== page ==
Sauternes are utterly superb, thanks to intermittent rain in September, combined with warm weather, particularly in the afternoon. The Indian summer created grapes that are ripe and balanced with fresh acidity. All this created almost perfect conditions for botrytic development, Sauternes and Barsac experienced an August in October, with afternoon sun ensuring noble rot, fundamental for botrytis. These late conditions were similar to the great 2001 vintage in Sauternes. However, while the 2001s were very ripe, the 2014s possess a superb balance of acidity and fruit ripeness, combined with incredible botrytic characteristics. Suckling says of the vintage ‘The dry and sweet whites were excellent. It’s amazing to see 2014 added to a range of wonderful vintages including 2011, 2010, 2009, 2005, 2003 and 2001’. In fact we could not help but seek out Sauternes at every tasting.
While it is broadly accepted that 2014 is a very good vintage, all the talk in Bordeaux last week was about price. Bordeaux is in need of an exciting campaign to breathe life back into the en primeur system. Christian Seely, managing director of Château Pichon Baron, categorically stated to us that the ‘2013 vintage would be the cheapest we will ever see again from the Estate’, fair enough. 2013 is accepted as a less than stellar vintage, resulting in chateaux reducing prices to reflect this and the general sentiment surrounding Bordeaux wines at the time. However, following the overpriced 2011s, good but luckless 2012s and the poor 2013s, chateaux and negociants are buckling under the weight of holding stock. Negociants were verbose about their commitment to communicating the market’s condition to the chateaux, while global merchants expressed a similar sentiment.
We can confirm at this point that it is highly unlikely Euro release prices of Classified Growths will be reduced in 2013, if any do, they will be superb buys. We also believe very few Classified Growths will release at the same price as last year, with the chateaux owners cognisant the quality is far higher. Some of the larger negociants to whom we spoke believe a 5% euro price rise will be the general increase, if this is the case we could be in for an excellent campaign due to the strength of US, UK, Hong Kong and Chinese currencies against the Euro. A slight increase given the weak euro presents a situation where the final price could be below, or equal to 2013. Where this is the case the 2014 vintage is a strong buy. Last year the Euro to Pound in April averaged .80, compared to .73 today, a change of 8.75% so this pricing dynamic is very possible.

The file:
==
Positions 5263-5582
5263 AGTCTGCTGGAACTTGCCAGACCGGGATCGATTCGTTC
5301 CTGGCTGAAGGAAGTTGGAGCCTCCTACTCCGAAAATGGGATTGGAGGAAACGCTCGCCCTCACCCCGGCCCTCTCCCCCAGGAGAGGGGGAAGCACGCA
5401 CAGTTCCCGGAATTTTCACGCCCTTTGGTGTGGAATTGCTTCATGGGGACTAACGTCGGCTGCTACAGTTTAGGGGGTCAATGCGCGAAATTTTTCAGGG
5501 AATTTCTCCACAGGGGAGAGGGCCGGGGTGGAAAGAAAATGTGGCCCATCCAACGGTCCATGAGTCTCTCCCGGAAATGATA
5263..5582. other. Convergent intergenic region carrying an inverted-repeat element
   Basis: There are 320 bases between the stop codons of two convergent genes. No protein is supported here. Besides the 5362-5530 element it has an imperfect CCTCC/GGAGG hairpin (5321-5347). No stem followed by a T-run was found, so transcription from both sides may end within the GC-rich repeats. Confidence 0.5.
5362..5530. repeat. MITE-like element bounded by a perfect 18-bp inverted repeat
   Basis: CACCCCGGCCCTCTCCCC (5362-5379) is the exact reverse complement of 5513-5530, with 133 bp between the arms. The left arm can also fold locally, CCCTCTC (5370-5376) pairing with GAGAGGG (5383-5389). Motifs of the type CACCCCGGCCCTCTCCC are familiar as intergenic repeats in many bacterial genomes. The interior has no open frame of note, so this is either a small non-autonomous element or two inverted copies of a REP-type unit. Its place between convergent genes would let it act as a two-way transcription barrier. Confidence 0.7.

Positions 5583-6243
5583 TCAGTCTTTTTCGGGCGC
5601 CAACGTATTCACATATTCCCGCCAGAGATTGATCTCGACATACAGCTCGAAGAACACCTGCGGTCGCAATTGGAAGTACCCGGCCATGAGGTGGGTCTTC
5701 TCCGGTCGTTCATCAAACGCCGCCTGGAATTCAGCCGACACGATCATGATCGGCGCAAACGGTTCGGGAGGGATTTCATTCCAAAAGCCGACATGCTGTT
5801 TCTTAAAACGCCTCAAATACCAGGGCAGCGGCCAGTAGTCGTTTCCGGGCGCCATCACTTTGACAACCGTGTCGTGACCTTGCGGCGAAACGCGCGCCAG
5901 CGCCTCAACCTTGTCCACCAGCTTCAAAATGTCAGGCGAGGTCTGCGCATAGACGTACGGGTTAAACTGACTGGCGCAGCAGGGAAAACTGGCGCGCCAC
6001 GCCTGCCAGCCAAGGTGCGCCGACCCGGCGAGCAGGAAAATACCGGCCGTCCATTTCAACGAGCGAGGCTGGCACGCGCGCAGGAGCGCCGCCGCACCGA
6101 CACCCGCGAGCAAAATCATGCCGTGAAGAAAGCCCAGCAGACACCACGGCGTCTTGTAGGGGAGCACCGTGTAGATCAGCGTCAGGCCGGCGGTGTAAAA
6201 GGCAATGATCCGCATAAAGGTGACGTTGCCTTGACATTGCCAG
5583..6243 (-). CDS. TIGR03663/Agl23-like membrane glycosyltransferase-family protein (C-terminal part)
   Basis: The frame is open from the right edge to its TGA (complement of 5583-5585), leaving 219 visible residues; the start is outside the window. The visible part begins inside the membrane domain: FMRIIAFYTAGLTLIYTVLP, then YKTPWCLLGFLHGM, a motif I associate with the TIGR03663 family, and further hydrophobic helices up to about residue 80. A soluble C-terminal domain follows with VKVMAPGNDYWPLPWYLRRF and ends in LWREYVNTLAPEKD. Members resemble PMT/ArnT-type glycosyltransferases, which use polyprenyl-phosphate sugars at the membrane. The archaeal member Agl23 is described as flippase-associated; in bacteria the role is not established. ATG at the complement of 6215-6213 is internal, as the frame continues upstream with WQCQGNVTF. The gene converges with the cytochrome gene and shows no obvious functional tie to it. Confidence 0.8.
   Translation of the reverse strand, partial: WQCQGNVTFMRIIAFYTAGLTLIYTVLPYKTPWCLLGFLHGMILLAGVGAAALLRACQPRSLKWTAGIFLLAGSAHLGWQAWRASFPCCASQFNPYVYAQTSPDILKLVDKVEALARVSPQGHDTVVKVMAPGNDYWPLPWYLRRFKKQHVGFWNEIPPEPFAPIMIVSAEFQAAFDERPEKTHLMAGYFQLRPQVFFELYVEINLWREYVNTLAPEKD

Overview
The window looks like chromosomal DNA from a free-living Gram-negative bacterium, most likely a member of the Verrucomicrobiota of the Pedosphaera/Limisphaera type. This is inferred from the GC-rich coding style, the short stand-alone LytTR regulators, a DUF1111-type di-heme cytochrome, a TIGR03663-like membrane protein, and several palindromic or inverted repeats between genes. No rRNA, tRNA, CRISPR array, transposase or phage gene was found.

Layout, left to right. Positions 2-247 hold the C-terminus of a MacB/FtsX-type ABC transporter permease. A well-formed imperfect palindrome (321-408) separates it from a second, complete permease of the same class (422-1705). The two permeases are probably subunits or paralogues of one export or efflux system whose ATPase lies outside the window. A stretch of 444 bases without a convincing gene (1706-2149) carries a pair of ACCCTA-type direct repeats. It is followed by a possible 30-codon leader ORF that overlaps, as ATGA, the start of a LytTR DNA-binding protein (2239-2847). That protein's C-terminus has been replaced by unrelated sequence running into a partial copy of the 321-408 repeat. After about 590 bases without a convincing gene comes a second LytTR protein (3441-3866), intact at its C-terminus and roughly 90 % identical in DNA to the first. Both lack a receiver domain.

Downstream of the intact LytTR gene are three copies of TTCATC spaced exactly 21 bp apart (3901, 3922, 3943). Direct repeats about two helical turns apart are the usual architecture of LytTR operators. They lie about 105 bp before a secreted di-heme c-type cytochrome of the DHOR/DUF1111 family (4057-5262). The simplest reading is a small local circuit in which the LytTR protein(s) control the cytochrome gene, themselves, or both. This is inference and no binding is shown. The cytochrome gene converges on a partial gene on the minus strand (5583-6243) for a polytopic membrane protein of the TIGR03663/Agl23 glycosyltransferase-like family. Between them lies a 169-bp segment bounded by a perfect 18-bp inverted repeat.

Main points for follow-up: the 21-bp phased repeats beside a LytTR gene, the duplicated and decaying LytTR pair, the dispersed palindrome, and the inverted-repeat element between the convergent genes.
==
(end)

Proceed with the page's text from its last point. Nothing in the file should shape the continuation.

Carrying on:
The table below represents the London release price for the 2013 vintage (Ex-Lon £) and projections of 2014 release price given the Euro/Pound exchange rate today. As one can see from our selection of some of the top wines, the scores are excellent, far exceeding 2011s, 2012s and 2013s, from James Molesworth of the Wine Spectator (WS) and James Suckling (JS). Robert Parker will not be tasting in 2014s, instead Neil Martin will represent the Wine Advocate; adding weight to Molesworth and Suckling’s scores.
Critic Scores 2014
|2014 Guide Prices||Ex-Lon£|
|Leoville Las Cases||94-97||96-97||£761||£799||£837||£864|
This represents an interesting cross-section of price pressure in a very good vintage, meaning that for the first time since 2008, prices that incentive one to purchase on release and quality may potentially meet harmoniously. This presents a real opportunity. Most buyers over the last three years have largely stayed out of en primeur, only buying sparingly, it is hard to argue against the fact that the last five years of en primeur has been overpriced, with prices dropping since 2010. As such 2014 is in a similar situation to 2008 which followed a poor vintage, 2007, and a very expensive one, 2005. During the 2008 campaign the market was crying out for a well-priced campaign, the Bordelais took heed and the 2008s represented an excellent short term investment for buyers. However, 2014 is better than 2008 and with the Euro weak, if the leading estates keep to a 5% Euro increase, en primeur could be back!
We will provide in-depth analysis of the vintage as it unfolds. We are waiting on the first releases and as soon as they are announced we will be releasing our general offers. If you would like to speak with an adviser in regard to this campaign please reply to this email or call us on 0203 195 8066.